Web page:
The actions of Jason Bourne have spread far and wide. With the illegal covert agencies inside the CIA on the brink of exposure, those in charge order the assassination of their agents. One failed attempt is made on Aaron Cross – and now he’s coming back with his own mission.
I can't help but think this would've worked better as a stand alone movie.
Don't get me wrong - I liked it – but I think The Bourne Legacy’s early, if not main problem, is its task of finding reasons to exist. The cynics will lead the cries that it is nothing but a cash grab on the success of the earlier films, but if that is the case – rather, especially if that is the case – Legacy is the hardest working, most strongly supported cash grab in recent memory.
You’ve got to hand it to the studio for one thing: they could have simply rebooted the series, either now or in a couple of years; they could have made a sequel, or God forbid, a prequel. Instead, they have went the route of a “side-quel”: a story running parallel to the events of the most recent Bourne film, The Bourne Ultimatum. (The cynics will also criticize the idea of a “sidequel” and its addition to the surplus of descriptive words given to movies in recent years to, perhaps, hide what they really are. Words like reboot; reimagining; retelling etc. – and you can’t blame them!) It’s a brave move to try and continue on with the story without your director or lead actor, but the fact that they were able to cast an Oscar nominee in the lead, as well as a winner and another nominee for the two major supporting roles is something to be commended.
But, while I found the movies dialogue heavy scenes to be some of its best, I do feel that the filmmakers relied too heavily on the intricate details of the first three movies, as well as the hope that audiences would remember them (I trust not everyone re-watched the trilogy in the days before seeing this?). The buildup unfortunately doesn’t give Jeremy Renner’s Aaron Cross a lot to do in the first half hour. Sure, we get a glimpse of the training that these super-agents are put through, but every time the film breaks away from the Bourne-caused set-up back to Cross, Legacy feels like it’s taken the foot off the pedal.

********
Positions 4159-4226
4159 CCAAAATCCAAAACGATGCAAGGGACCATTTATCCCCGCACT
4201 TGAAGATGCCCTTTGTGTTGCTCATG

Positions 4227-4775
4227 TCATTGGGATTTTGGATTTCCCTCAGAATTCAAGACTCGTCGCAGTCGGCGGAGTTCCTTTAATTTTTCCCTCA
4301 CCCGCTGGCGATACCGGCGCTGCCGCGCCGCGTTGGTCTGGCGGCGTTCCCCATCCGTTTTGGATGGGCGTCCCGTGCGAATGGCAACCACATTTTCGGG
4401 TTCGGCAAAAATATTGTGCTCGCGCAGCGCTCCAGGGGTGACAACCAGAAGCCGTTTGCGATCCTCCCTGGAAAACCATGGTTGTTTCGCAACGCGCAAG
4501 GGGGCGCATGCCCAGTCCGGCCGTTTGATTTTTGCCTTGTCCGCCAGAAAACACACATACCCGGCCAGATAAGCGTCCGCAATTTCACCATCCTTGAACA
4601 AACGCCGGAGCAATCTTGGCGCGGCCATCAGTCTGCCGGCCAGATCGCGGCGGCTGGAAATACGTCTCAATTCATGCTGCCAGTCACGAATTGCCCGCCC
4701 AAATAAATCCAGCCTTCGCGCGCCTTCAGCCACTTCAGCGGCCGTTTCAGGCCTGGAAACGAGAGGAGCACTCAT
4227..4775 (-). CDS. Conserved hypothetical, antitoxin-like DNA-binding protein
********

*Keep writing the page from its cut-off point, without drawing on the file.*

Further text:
Once the attempt is made on his life however, the pace begins to steady at its cruising altitude. It does lack the urgency of the earlier Bourne films, especially Supremacy and Ultimatum, but it really is unfair in many ways to compare Legacy to its predecessors: it is a very different film – despite its obvious similarities. The first three were fast paced and a vicious game of cat and mouse where the mouse didn’t know that he was once a cat. Here, it’s completely different: Cross remembers everything – we don’t have to go through a journey of self rediscovery with him; but he does want to know why his bosses wanted him dead and wants the means to disappear forever. Legacy doesn’t make this simple: he’s an OUTCOME agent (Bourne was TREADSTONE). OUTCOME is a scientific research program where the agents are guinea pigs in an attempt at creating a “better” agent: faster, smarter, stronger etc. Basically, he needs pills to live and with his bosses wanting him dead, they’re not gonna be the ones to give them to him.
Enter Rachel Weisz, Scientist. She could very well be the best actor in the movie. Sure, she might play the troubled damsel in distress she’s done before, but she’s very good at it. On the other side of the coin is Edward Norton. He plays (somebody) in charge of OUTCOME and its brother programs. He is the one that orders the deaths of the agents and the man in charge of finishing the job by killing Cross. His casting is perfect; no other actor can speak such heavily, detailed lines in the way he can. The problem is we don’t see enough of him, nor does he do anything except bark orders over a phone while looking at security monitors.
The Bourne series was renowned for its action. It was frantic in Identity, but when director Paul Greengrass came on board for Supremacy (and later, Ultimatum) he brought with him what has almost become the way to shoot fight scenes in action movies. When Casino Royale released in 2006, it was labeled the “post-Bourne Bond”. Not only was Bourne efficient with his hands, but his ability to turn anything around him into a weapon made him a standout (pen, magazine, tea towel). He was pretty handy with vehicles as well. Aaron Cross can all this, perhaps just as well. The issue is that we’re not so impressed anymore. He takes down four men in four or five seconds and rides one of the most incredible chase scenes on a motorbike audiences will have ever seen, but it just doesn’t seem enough.
Renner is great and fits the character easily. Unfortunately he is stepping into sacred shoes. On top of that, the Bourne movies – in my mind – make up one of the very rare trilogies that get better with every entry. It’s no longer a trilogy, but rather a series and Legacy does not stand as tall as those that came before it. As a standalone, perhaps it would feel more complete, but as part of this series you can’t help but hope that there is another just so there is a chance we might see Matt Damon bring Jason Bourne back again. Short of a scene inside the final two minutes, there is no indication that a story need lie beyond Legacy. But that scene does suggest a conclusion that seemed final at the end of Ultimatum, may not be quite so over. Producer Frank Marshall said his dream is that Aaron Cross and Jason Bourne would team up in Bourne 5. The stage is set, but will it happen? We shall see. Until then…